SaaS Agreements – FAQs – Restricted Transfers

Restricted transfers are a type of international data transfer to which special rules apply. SaaS suppliers and SaaS customers are responsible for complying with the relevant rules when making or permitting restricted transfers of personal data to their suppliers, customers, sub-processors, group companies and partners.

What is an international data transfer?

An international data transfer occurs when personal data is sent or transmitted from one country to another.

This includes:

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SaaS Agreements – Data Protection – Restricted Transfers

SaaS suppliers and SaaS customers currently have to comply with complicated rules and include onerous obligations in their SaaS agreements, data processing agreements and data privacy practices to lawfully make restricted transfers of personal data when proving SaaS services. Before making any restricted transfers of personal data, SaaS suppliers must ensure that the specific safeguards required under the UK GDPR and the EU GDPR are in place.

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SaaS Agreements – FAQs – EU Standard Contractual Clauses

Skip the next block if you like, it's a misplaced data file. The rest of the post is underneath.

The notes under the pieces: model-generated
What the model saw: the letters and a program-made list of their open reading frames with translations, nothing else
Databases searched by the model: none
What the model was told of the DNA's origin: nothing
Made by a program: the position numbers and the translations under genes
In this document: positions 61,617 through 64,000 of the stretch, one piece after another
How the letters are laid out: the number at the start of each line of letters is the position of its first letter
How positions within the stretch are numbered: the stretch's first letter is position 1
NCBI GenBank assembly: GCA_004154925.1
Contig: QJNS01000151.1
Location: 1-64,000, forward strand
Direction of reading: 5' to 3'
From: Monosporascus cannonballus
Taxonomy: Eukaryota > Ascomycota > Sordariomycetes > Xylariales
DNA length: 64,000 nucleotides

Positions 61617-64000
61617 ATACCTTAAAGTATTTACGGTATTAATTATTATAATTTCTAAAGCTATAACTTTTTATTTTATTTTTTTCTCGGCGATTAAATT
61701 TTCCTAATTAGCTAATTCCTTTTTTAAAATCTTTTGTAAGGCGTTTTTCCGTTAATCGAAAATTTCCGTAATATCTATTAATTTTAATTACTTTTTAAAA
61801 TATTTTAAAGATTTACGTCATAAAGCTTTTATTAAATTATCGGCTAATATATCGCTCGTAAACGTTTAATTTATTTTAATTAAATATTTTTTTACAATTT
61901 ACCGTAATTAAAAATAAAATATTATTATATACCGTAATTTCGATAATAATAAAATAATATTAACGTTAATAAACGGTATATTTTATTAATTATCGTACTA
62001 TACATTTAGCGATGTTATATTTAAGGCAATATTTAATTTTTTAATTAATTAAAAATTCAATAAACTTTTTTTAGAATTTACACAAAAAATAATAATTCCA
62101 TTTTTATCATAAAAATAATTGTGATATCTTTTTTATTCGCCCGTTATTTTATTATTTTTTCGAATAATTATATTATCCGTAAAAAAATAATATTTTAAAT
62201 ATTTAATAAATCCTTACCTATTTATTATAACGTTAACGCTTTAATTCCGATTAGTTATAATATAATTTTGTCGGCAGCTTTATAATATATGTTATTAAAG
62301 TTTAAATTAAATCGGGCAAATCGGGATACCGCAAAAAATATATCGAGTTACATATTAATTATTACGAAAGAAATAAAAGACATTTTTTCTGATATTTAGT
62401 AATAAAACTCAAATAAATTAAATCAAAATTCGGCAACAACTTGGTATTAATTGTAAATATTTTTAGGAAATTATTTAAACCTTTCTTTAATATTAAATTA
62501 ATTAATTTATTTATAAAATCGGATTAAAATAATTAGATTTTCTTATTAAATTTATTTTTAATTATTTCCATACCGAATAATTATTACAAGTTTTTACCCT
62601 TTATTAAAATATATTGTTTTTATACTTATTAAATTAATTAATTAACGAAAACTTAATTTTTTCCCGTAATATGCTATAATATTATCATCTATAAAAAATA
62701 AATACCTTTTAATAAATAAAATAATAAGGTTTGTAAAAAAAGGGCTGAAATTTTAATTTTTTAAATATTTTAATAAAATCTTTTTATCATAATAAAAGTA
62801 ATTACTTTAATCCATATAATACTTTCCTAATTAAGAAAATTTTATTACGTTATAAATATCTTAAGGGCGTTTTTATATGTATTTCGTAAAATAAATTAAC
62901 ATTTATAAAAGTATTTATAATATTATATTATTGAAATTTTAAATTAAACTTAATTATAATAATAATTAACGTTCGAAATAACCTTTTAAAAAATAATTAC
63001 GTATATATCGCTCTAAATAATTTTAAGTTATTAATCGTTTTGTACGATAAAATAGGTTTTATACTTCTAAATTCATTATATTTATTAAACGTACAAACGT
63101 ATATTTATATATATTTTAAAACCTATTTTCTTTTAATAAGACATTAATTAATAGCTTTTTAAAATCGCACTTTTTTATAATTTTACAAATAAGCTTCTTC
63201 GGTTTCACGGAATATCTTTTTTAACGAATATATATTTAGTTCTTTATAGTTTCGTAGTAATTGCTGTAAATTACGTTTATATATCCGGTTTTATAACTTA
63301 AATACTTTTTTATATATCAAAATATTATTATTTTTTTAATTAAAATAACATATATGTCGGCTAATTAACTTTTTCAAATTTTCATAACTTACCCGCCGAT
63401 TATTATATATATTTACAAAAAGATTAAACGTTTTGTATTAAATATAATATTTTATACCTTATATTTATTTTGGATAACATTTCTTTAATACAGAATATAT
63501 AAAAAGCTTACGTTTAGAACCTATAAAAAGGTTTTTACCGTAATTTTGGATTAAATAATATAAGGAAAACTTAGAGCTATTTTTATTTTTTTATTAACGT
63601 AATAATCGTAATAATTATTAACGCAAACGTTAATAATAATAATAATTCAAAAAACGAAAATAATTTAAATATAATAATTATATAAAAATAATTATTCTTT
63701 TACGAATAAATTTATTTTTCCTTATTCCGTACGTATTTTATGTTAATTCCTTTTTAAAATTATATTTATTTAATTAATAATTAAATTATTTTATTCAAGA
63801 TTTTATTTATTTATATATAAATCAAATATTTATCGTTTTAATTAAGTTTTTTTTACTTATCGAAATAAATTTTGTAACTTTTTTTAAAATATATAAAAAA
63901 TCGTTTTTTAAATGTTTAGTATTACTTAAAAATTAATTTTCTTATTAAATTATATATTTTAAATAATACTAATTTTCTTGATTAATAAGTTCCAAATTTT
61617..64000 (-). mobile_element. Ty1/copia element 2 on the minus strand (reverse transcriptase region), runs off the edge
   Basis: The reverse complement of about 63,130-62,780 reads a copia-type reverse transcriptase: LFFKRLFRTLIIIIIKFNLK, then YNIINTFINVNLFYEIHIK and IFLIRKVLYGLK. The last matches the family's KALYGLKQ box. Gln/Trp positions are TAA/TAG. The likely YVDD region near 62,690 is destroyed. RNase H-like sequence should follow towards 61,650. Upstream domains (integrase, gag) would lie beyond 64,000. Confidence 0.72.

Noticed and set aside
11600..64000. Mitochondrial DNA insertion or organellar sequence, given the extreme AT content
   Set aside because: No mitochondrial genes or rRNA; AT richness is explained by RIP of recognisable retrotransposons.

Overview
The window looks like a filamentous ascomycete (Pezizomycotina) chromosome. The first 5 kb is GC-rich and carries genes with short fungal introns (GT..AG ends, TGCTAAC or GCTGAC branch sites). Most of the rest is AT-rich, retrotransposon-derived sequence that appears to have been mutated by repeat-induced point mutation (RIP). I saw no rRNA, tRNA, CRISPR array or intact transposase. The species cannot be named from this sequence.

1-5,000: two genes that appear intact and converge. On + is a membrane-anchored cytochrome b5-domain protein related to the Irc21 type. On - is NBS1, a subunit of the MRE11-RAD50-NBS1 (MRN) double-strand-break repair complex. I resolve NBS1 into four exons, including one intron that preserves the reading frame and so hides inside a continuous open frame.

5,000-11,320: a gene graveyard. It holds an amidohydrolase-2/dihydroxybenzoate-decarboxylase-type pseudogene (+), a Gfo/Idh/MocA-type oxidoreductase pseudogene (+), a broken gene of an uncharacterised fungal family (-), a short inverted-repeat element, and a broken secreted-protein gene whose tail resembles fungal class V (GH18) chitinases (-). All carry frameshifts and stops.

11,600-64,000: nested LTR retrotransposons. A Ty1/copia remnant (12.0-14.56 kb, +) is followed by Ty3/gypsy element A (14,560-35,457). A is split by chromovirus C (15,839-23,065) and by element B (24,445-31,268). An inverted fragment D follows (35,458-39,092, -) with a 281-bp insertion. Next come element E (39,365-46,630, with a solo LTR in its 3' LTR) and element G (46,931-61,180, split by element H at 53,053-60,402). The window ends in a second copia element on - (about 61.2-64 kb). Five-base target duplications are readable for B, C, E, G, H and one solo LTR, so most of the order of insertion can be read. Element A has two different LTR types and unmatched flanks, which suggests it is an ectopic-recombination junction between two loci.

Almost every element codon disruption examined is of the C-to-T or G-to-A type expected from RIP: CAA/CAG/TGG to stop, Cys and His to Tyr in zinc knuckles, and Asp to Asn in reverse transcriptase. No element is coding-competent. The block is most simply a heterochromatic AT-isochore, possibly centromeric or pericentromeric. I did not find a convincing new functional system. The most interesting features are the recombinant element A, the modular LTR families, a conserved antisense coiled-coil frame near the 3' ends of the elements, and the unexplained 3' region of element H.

When entering into a SaaS agreement with a SaaS customer a SaaS supplier will often need to transfer customer data that contains EU personal data outside of the EEA. This could be at the request of a SaaS customer or more usually because the SaaS supplier uses a sub-contractor located outside of the EEA to provide part of the services on its behalf (as a sub-processor). For example: a data centre, online customer support centre or email service provider provided by a company located in the USA.
SaaS suppliers and SaaS customers must use EU standard contractual clauses in order to comply with their duties under the GDPR when making such restricted transfers of EU personal data.

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SaaS Agreements – Data Protection – EU US Privacy Shield

A new privacy agreement called the Privacy Shield has been agreed by the US and EU to replace the safe harbour scheme. The Privacy Shield is based upon safe harbour but has additional protections, particularly with regard to public authority access to personal data. The Privacy Shield must now be reviewed by the European Commission before it can be relied upon and adopted by SaaS suppliers or customers. The European Commission is currently assessing whether or not the Privacy Shield provides adequate protection in accordance with EU data protection laws. This process is expected to take up to 3 months.

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